The Black Noise

by Dan MacIntosh

The Black Noise, consisting of vocalist Donovan Brown and guitarist Victor Ujadughele, are the product of our modern eclectic music age. Yes, they know how to get down and get funky, that's in their DNA. However, Radiohead is one of their big musical inspirations, and they cover The White Stripes' "Seven Nation Army" in concert. We spoke with them to learn about some of their key songs and find out what moves them.
Dan MacIntosh (Songfacts): How do you describe your music?

Victor Ujadughele: One thing we have tried to avoid over the years was being classified as R&B. We love rock music, we love funk music, we love all those kinds of music. We just didn't like that people would see us from afar and say, "oh, they're R&B."

Over the years we've combined so many elements to confuse people, and as long as we stay in that confusion, I'm fine with that.

Donovan Brown: We do want to avoid being pigeonholed as much as we can just because as you continue to do anything, whether it's music, art, a poem or whatever you're doing, you have to find a way to keep it interesting for yourself. So, as we continue to grow as adults and learn new things and try to experience and be exposed to more music, we want to keep that opportunity for us to just be able to absorb different styles and just change and experiment. Because really that's what life is for: you're supposed to try everything and the only people that are afraid of that are unfortunately the people that have the funding, so they try to keep you in a box and promote you with people that are in that box.

Songfacts: You have a song "Holy War" that you wrote after the election. What were the emotions that you were going through that inspired the song?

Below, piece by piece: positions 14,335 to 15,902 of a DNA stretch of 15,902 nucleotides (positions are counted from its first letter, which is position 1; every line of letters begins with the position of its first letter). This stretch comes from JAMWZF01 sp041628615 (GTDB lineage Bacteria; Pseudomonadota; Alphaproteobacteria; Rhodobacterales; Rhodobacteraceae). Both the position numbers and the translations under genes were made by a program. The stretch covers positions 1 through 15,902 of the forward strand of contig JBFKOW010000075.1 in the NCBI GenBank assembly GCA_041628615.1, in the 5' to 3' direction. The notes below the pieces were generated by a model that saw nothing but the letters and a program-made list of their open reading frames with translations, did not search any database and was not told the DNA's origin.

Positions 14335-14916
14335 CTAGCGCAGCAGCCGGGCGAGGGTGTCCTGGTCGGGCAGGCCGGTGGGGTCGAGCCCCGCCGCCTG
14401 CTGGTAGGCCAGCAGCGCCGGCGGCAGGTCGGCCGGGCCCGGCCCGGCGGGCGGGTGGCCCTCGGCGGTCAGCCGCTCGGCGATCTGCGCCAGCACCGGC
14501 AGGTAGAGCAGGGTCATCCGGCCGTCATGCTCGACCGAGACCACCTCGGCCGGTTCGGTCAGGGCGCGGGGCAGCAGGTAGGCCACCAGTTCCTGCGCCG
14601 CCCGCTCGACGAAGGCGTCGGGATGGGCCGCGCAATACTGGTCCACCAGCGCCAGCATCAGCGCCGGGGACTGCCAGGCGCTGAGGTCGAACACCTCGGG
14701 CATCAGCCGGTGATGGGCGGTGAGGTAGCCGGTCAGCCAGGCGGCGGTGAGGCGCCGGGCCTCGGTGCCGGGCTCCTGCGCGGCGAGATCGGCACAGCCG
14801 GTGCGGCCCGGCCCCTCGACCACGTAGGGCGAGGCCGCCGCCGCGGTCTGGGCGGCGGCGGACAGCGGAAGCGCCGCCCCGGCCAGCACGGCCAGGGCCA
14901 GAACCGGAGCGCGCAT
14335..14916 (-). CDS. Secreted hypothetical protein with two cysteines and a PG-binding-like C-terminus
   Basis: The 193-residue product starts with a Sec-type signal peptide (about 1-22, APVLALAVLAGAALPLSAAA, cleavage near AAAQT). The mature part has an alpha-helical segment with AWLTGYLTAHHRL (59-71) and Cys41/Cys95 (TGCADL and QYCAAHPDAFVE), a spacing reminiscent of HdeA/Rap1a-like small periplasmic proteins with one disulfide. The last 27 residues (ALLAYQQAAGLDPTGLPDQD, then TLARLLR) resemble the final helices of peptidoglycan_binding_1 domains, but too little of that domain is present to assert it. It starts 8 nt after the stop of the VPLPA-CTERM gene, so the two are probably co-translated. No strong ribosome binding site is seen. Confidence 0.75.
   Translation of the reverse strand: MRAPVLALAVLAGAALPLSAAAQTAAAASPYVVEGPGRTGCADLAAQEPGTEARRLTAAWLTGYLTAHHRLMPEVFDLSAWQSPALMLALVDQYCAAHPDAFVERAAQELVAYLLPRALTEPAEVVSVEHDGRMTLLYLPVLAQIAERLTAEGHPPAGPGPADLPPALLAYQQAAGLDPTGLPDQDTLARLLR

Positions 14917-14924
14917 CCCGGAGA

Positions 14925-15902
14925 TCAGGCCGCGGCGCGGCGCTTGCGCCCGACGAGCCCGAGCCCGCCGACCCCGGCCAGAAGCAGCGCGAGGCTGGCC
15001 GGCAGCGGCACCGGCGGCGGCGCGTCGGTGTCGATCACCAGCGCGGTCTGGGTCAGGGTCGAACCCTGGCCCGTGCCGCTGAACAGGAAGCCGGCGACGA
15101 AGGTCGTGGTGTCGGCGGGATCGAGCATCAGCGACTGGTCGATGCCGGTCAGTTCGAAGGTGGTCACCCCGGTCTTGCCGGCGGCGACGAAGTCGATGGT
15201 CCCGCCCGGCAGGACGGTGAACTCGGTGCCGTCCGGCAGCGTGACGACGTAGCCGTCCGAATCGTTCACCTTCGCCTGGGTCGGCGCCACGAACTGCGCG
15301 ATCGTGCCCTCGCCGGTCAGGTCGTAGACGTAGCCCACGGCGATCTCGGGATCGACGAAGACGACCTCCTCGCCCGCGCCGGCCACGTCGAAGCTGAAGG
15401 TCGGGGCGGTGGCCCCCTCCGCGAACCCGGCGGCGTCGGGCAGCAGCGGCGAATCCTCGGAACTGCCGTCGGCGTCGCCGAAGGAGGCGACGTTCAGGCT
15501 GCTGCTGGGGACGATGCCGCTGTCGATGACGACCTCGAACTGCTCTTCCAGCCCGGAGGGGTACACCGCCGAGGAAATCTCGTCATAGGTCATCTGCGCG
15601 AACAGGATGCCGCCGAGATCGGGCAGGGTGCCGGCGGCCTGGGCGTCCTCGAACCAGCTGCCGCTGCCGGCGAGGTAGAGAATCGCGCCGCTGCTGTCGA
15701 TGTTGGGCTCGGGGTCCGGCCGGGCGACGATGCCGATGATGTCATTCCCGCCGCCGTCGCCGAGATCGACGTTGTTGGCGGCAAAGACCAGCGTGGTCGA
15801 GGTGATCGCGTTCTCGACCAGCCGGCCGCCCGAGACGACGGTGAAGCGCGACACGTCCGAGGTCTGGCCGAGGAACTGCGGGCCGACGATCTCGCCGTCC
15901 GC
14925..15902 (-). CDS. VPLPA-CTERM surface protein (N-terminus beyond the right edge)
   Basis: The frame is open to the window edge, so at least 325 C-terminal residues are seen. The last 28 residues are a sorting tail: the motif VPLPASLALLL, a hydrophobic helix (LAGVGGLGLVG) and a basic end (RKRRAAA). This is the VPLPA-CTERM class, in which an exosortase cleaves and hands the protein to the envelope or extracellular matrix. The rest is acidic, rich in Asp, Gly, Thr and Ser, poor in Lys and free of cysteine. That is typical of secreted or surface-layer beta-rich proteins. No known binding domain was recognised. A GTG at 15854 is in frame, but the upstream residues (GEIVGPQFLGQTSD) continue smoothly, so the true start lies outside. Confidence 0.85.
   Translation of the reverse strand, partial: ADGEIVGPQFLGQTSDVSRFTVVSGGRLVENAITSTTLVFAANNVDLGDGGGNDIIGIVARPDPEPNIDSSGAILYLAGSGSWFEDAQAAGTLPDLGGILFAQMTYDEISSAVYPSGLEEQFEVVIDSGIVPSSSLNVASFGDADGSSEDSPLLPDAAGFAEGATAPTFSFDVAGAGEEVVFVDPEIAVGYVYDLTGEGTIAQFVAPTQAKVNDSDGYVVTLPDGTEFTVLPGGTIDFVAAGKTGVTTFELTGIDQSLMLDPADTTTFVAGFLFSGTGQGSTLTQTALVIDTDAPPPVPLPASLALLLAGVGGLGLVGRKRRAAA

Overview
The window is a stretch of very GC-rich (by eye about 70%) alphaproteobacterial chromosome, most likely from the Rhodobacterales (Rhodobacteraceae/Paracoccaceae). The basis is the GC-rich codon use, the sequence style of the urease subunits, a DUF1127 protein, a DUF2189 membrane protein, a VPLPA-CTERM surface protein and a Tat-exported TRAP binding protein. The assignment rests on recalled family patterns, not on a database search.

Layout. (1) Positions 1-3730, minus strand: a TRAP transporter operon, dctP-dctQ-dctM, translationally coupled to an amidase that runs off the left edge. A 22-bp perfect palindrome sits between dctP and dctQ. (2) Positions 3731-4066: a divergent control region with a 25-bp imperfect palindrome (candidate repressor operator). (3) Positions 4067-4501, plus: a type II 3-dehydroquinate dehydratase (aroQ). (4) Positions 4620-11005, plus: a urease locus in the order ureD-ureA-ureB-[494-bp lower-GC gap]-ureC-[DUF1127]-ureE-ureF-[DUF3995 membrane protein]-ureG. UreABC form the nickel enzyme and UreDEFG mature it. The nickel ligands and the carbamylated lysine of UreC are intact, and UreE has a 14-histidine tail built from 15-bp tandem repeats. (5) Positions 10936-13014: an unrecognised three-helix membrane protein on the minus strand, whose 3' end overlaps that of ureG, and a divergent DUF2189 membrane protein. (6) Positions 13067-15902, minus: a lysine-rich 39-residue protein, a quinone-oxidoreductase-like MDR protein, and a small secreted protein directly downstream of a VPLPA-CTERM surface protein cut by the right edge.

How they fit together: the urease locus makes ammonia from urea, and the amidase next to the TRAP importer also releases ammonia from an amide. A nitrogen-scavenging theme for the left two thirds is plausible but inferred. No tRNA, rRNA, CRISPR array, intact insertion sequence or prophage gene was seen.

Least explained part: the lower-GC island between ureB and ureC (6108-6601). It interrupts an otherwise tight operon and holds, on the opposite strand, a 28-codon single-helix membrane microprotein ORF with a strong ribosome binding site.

Brown: I was pretty disgusted with the country and just the way that nationalism has taken precedent over democracy, where everyone gets a voice, and everybody matters equally. It was a difficult time because my girlfriend, Shelly, was coming down from Hawaii. She took off from Hawaii before the election results came in, and when she landed, I was at the airport and I had to be the first one to tell her what happened. She was crying in the parking lot of an In-N-Out, and we were just trying to make sense of what this was going to mean for us and the rest of the country, and as we've seen, things are different, the climate is different. Afterwards, we could see KKK members in the street - you didn't see that before.

So, I don't know if it's for the better or for worse, because I think it's good that we are aware of who we live with, who we live next to, but I felt betrayed. Because who were these people that were voting? Who were these people that believed that way? That gays shouldn't be able to get married, that immigration is bad.

When I think about America, I've always thought of it as a melting pot, where everyone had a fair opportunity, but certain people don't want to see it that way and it kind of made me feel betrayed.

Songfacts: How do we bring the country back together?